All content copyright Katrina Hall 2008 through 2025

Monday, June 30, 2014

roasted grape tomatoes with rigatoni, basil, and parmesan

There's something about watching my baby tomato plants grow, oh, so ever sloooowly that makes me impatient.  All six varieties I bought are just barely blooming today.  So, of course, a quick visit to the market was necessary if I wanted to make this simple roasted tomato and pasta supper.  As I rummaged through my jars of pasta shapes, I chose my very favorite, rigatoni, though there are lots of others that may jiggle your pasta passion.  Check out THIS page to find your favorite!

I roasted the tomatoes, first tossing them in a bowl with olive oil, garlic cloves, olive oil, and basil leaves from my garden.  I added a touch of butter ( I do love butter!), and salt, a pinch of sugar, and roasted for 40 minutes or so.  As they cooled, I boiled up the pasta, then quickly drained and tossed.  A shaving of parmesan, a sprinkle of more basil and all was good, and delicious.

You will need:

1 pint little grape tomatoes
1 or 2 garlic cloves, peeled and sliced very thin
2 tablespoons good olive oil
1 teaspoon kosher salt
1 teaspoon sugar
3-4 little basil leaves, minced
1 teaspoon unsalted butter
1 teaspoon kosher salt and freshly cracked pepper
parmesan cheese grated on top after cooking

Preheat oven to 375 F.
Toss the whole grape tomatoes in the oil, salt, and basil
Add the butter and sugar and toss again.

Roast the grape tomatoes for 40 minutes, or until the tomatoes are soft and tender, stirring them once or twice and adding more oil if they are too dry.

Smush a few of the tomatoes with a spoon, and roast another 10 minutes.  Remove from oven.

Bring a pot of water to a boil and add 2 cups dry rigatoni.  Let simmer/boil for 8 minutes, then drain.

Toss the tomatoes and pasta with the juices from roasting, then serve with a shaving of parmesan on top, and a grinding or two of fresh pepper.

Happy almost July!

Sunday, June 29, 2014

homemade herb cheese for summer everything!

I used to describe this as a "boursin-style" herb cheese, but it's so much better in every way - creamier, herby, garlicky ( if you want it), and great on everything from burgers to steaks, fish to grilled chicken, baked potatoes, hot pasta - and even as a dip for those gorgeous veggies from your garden or baked tortilla chips.  It is also amazing on sandwiches.

Even better?  It whips up in your mixer bowl (or food processor) in minutes, though using a Cusinart processor can leave the herb cheese with a distinct green hue, not that that bothers me in the least.  It really is a condiment of wonder.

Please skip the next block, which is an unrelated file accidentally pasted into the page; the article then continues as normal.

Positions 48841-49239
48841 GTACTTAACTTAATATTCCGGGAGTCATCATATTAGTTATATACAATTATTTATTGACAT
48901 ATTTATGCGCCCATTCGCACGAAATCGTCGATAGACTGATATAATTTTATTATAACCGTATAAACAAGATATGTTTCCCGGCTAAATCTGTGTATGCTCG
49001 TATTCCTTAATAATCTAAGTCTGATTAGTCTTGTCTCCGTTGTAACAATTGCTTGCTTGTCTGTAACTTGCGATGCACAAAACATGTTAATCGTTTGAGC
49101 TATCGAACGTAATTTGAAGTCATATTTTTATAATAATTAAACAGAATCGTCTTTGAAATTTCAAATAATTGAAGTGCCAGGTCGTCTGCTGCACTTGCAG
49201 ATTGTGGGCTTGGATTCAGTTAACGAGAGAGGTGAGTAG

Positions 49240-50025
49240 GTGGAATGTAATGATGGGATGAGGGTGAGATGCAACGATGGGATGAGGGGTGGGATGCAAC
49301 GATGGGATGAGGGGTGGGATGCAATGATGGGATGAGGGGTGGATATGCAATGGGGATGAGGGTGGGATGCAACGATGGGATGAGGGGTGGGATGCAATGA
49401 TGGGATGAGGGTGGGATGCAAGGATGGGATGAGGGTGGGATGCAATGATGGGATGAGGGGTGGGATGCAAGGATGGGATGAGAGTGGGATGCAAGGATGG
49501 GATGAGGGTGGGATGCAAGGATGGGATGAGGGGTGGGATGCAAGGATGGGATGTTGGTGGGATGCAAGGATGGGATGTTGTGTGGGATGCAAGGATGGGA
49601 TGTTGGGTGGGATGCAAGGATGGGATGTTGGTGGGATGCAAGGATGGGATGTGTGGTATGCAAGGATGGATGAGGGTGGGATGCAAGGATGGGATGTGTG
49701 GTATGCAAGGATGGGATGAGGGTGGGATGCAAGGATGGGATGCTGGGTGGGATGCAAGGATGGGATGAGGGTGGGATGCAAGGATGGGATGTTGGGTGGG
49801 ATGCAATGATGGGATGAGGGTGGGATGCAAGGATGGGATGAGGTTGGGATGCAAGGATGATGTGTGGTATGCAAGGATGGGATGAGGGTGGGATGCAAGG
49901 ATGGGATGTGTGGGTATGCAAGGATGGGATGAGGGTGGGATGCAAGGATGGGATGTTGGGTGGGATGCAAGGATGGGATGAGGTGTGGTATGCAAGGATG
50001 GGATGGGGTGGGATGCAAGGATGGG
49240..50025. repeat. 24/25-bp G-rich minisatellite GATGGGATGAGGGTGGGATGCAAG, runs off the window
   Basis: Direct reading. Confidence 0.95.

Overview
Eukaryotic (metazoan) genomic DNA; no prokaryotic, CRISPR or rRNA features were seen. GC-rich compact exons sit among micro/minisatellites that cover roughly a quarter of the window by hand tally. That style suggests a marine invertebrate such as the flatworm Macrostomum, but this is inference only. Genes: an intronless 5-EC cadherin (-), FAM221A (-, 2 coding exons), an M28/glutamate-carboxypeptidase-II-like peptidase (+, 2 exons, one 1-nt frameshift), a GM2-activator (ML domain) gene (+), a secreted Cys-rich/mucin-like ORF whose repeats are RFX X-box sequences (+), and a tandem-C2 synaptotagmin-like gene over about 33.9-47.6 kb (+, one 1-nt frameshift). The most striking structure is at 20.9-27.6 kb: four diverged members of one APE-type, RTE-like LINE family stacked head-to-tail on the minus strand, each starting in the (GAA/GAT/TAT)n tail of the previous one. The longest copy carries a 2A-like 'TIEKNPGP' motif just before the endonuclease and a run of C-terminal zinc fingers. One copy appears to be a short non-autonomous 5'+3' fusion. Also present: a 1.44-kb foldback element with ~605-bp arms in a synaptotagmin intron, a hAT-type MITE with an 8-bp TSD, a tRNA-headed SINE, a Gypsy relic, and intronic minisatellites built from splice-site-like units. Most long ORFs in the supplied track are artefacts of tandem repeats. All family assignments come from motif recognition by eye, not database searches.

I keep extras in the freezer or the fridge, but you need to let it warm to room temperature when it reaches that creamy consistency - but then again, one of its ingredients is cream cheese, so don't leave it out for hours .

You can thin it with buttermilk or plain yogurt for dips .  To avoid double-dipping, I usually spoon a few inches of  thinned herb cheese into large plastic cups, fill with a rainbow of vegetables (carrots, sugar snap peas, colorful sweet pepper strips, slim sticks of celery, and bright radishes with an inch or two of green tops , which was my snack today as I dozed under a canopy of beautiful trees.


Boursin-style herb cheese

8 ounces good cream cheese, softened
1 stick (4 ounces) room temperature unsalted butter
1 tablespoon fresh lemon juice
1 teaspoon Worcestershire sauce
1 t. Dijon mustard
1-2 tablespoons minced Italian parsley
1-2 tablespoons minced chives ( you can also use scallions, but they aren't as strong)
1 heaping teaspoon dried tarragon, which I like better than fresh, or 1 tablespoon fresh tarragon, minced
1-2 cloves medium garlic, pressed or finely minced
kosher salt - to taste.  I find 1 teaspoon is about right.
freshly cracked pepper

Place all the ingredients in mixer bowl and mix to a smooth consistency.  Store in a covered container in the fridge.

Happy summer-is-here!

Monday, June 23, 2014

Julia's clafouti with strawberries

Of course, Julia does not have a strawberry clafouti in Mastering the Art of French Cooking (Vol. 1), but berries or cherries both suit themselves well to this custard.  I have tried many versions, but this is still my favorite, scented with a generous tablespoon of good vanilla and a sprinkle of nutmeg.  And it's made in a blender, so quick to put together.

I cannot believe how good the strawberries are this year, lucky us!

I used a 9 1/2 inch ceramic tart pan, so the baking directions are for that -  so if you make individual ones or use a different kind of pan, baking times may be different.

Clafouti with fresh strawberries:

Preheat oven to 350F.
Butter a 9 1/2 inch ovenproof dish , or individual ovenproof souffle dishes, set aside.

3/4 cup heavy cream
1/2 cup whole milk
1/2 cup all purpose flour ( I use King Arthur)
1/3 cup sugar
3 extra large eggs
1/4 teaspoon kosher salt
1 tablespoon good vanilla
pinch of nutmeg

2 cups of fresh strawberries, cut into quarters

an additional 1/3 cup of sugar for sprinkling over the strawberries

Place the cream, milk, flour, eggs, sugar, salt, vanilla and nutmeg in a blender and blend on high until ingredients make a thick batter.

Pour an even coating of the batter on the bottom of the dish, then bake 10 minutes.
Remove from oven and sprinkle the strawberries evenly , then sprinkle with the extra 1/3 cup sugar.

Slowly pour the rest of the batter on top of the berries, then bake 30 minutes, or until custard is set.  It will continue to cook as it cools.  If you want it to brown and puff a little, bake an extra 10 minutes.

Scoop out servings into small bowls using a large spoon.

A neighbor gave me a spectacular bouquet of all kinds of peonies from her garden - this is one of my favorites, but they are all heavenly!

Wednesday, June 18, 2014

roasted strawberries with oats and brown sugar topping

I woke up this morning just after a summer rainstorm had passed through  -  the morning breeze was cool and fresh :  perfect weather for this idea I had for a warm strawberry breakfast.